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Back to Stephen Brookes Column Index



Ghosts abound around Fylde

By: Stephen Brookes MBE

After my ghost tram story, one or two ‘older locals’ started telling me a few tales, and one was about remembered news back in December 1936, when the Blackpool Evening Gazette carried an article which began excitedly; 'Carleton Ghost? A Layton taxi-driver claims he has seen a ghost with a green face, near the gates of Carleton Crematorium....'

Although this story appeared nearly seventy years ago, the media's treatment of it was no different than it would be today. Concentrating on the sensational rather than the factual, the article meaningfully pointed out that five years previously a lonely widow had been battered to death in nearby Robins Lane – a quiet area near to Carleton - and perhaps the green face had been this poor woman's ghost? In fact, there was probably no link at all between the two.

When I found and read this old news-clipping, I was intrigued because I know of a Robins Lane in Bispham, where I now live; beginning partway down a way named Kincraig Road and wandering through fields and farmland to Bispham Road. But this Robins Lane is nowhere near Carleton. Only when I looked closely at a map did it become clear that Robins Lane extends for several miles, from Bispham to Skippool in one direction, and in the other direction meandering to Carleton, and beyond the Blackpool Crematorium, into Poulton-le-Fylde, a lovely little town, where Chris and I go shopping frequently. Only in Carleton is the lane actually lined with houses; the rest is no more than a path winding through beautiful Fylde countryside. As I looked at the map, suddenly the age of the lane became apparent - dotted along the miles of 'lane' are several old farms - clearly the lane was an ancient track linking all the local farms with the agricultural market which used to be held at Carleton in the early seventeenth century.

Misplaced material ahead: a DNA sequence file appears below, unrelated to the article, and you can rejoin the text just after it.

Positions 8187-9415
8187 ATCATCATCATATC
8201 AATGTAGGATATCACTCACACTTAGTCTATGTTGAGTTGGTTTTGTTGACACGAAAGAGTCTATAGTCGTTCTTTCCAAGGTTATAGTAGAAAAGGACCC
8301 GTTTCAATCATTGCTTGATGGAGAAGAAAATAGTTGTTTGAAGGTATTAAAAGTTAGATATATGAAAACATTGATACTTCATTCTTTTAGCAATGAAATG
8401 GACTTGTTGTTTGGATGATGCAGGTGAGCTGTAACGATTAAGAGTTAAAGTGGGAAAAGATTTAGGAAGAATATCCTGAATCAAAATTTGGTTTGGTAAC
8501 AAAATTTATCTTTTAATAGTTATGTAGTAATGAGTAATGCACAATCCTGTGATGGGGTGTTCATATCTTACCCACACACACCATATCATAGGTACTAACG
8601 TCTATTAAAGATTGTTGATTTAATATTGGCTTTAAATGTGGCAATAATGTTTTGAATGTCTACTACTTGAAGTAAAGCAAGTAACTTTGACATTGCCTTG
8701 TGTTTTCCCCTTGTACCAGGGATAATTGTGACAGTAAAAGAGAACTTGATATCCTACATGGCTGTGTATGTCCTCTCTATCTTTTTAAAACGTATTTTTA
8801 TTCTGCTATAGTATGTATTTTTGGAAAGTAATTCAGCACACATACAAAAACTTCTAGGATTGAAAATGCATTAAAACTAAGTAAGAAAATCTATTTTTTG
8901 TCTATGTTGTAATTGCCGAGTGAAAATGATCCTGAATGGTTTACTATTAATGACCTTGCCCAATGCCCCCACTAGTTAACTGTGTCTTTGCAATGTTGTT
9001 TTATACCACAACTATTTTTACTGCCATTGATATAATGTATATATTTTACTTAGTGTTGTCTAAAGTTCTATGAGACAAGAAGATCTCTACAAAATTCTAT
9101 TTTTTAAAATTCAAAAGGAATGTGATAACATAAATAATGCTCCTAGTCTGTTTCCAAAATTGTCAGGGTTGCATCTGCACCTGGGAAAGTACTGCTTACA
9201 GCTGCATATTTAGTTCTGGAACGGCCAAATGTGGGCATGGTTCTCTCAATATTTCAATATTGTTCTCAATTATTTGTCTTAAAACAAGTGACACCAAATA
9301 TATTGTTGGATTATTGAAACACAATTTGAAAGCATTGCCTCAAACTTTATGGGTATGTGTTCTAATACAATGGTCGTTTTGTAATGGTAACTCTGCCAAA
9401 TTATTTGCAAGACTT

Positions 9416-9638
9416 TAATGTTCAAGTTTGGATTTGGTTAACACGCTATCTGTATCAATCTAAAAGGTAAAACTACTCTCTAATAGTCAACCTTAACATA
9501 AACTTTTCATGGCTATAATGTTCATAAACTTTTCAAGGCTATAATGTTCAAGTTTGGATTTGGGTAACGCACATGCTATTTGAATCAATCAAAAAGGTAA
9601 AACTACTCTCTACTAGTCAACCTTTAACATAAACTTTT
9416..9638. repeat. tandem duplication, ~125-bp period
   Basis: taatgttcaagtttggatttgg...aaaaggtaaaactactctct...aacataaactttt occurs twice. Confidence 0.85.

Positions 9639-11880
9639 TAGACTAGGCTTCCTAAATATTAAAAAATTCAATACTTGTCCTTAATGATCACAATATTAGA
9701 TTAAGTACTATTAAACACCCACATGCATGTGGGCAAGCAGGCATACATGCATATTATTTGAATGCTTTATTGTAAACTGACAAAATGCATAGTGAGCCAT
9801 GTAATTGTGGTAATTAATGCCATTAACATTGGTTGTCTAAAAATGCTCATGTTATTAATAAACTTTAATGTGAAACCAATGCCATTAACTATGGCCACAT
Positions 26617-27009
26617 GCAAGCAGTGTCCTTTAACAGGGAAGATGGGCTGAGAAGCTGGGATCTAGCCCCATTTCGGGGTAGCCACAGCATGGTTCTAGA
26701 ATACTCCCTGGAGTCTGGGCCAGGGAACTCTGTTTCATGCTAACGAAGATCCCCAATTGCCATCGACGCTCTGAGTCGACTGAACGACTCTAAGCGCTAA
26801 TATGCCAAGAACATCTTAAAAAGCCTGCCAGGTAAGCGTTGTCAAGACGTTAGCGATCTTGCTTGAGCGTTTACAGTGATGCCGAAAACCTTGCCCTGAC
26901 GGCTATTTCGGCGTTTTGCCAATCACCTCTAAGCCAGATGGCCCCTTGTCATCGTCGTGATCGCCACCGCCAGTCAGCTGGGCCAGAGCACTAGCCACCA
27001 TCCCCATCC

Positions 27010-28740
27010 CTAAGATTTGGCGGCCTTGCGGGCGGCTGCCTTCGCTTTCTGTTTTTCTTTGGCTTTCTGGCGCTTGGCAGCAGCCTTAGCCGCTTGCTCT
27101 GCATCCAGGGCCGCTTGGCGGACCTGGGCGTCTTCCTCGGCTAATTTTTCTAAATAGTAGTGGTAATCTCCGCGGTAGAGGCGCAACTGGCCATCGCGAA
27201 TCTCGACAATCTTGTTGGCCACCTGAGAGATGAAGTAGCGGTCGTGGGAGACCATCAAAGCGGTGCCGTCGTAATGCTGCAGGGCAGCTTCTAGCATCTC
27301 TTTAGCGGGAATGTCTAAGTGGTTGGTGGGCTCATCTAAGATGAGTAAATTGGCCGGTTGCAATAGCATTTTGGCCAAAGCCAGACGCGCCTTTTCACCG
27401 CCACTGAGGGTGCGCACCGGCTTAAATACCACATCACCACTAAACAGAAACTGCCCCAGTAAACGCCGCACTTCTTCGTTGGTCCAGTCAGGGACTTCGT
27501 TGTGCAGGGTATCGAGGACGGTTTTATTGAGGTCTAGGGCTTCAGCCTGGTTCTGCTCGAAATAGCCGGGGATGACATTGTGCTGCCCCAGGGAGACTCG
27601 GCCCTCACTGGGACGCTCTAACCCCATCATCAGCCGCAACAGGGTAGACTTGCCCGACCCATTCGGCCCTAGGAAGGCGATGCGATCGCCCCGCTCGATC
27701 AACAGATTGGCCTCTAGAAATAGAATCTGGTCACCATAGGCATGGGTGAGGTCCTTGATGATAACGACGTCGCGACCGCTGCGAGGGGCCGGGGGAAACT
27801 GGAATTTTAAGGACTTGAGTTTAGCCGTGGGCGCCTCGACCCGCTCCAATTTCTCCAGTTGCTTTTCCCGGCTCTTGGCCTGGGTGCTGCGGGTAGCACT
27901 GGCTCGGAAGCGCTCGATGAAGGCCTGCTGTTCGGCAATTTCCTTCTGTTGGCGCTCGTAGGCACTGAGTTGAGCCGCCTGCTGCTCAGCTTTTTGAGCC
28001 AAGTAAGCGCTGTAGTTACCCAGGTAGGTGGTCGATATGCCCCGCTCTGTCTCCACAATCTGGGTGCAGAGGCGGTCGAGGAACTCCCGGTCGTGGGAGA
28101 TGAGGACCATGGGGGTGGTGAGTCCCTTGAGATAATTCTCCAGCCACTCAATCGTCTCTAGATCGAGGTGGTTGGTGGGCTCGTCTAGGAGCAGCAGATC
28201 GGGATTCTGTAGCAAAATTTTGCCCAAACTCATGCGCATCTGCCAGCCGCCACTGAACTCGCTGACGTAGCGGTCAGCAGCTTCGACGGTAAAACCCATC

I have now found that researching ghost stories unleashes peoples ‘true’ memories and encourages a plethora of coincidences, and this tale of the green-faced ghost was no exception. A neighbour friend of mine who has lived here from childhood, hearing that I had looked at this Robins Lane saga, quite innocently told me that nothing would induce her to take the same route - as a child, she and all her friends had believed that in one of the many ponds which lie along the path there lurked a malevolent 'red hand'... Quite what the significance was, she didn't know, but the tale had frightened the children enough to keep them well away from the farmers' land. Perhaps the farmer himself had made the story up for just that effect?

Suspecting that there was a more prosaic explanation, I asked a local expert on folklore and history, if she knew anything about it. She informed me that many farms had a 'hand' insignia over their doorways, carved in red stone. This dated back to serious fears of foot and mouth disease in the late eighteen hundreds, when superstition still reigned high in rural areas. The Red Hand was both a warning and a guard against transfer of animals, and stopped movements between farms. Quite possibly one of these artefacts had found it's way into a local pond - and had found it's way into legend when it was discovered by a child explorer. So much for that story - satisfactorily explained.

But my run of coincidences wasn't over yet. One old retired school history teacher at our Bispham local, The Squirrel told me that his then teenage son and a group of friends had a strange encounter, walking home to a friend's house along part of Robins Lane. It was late, and dark, and one of the boys had been standing atop a small hillock near one of the many ponds, when 'something white' had appeared out of nowhere, and 'brushed against him' before disappearing. None of the other boys had seen anything, and this man's son has lived with him long enough to know that most strange events have a natural explanation, but his friend refused to accept his reassurances. Finally, two hours later, with his white-faced friend still looking as if he had seen a ghost, his son rang him at one a.m. to ask him what he should do?

He had no idea, but he made sure they didn’t tell the local paper!

© Steve Brookes MBE
Copyright © - Stephen Brookes MBE 2002-2003 - All rights reserved


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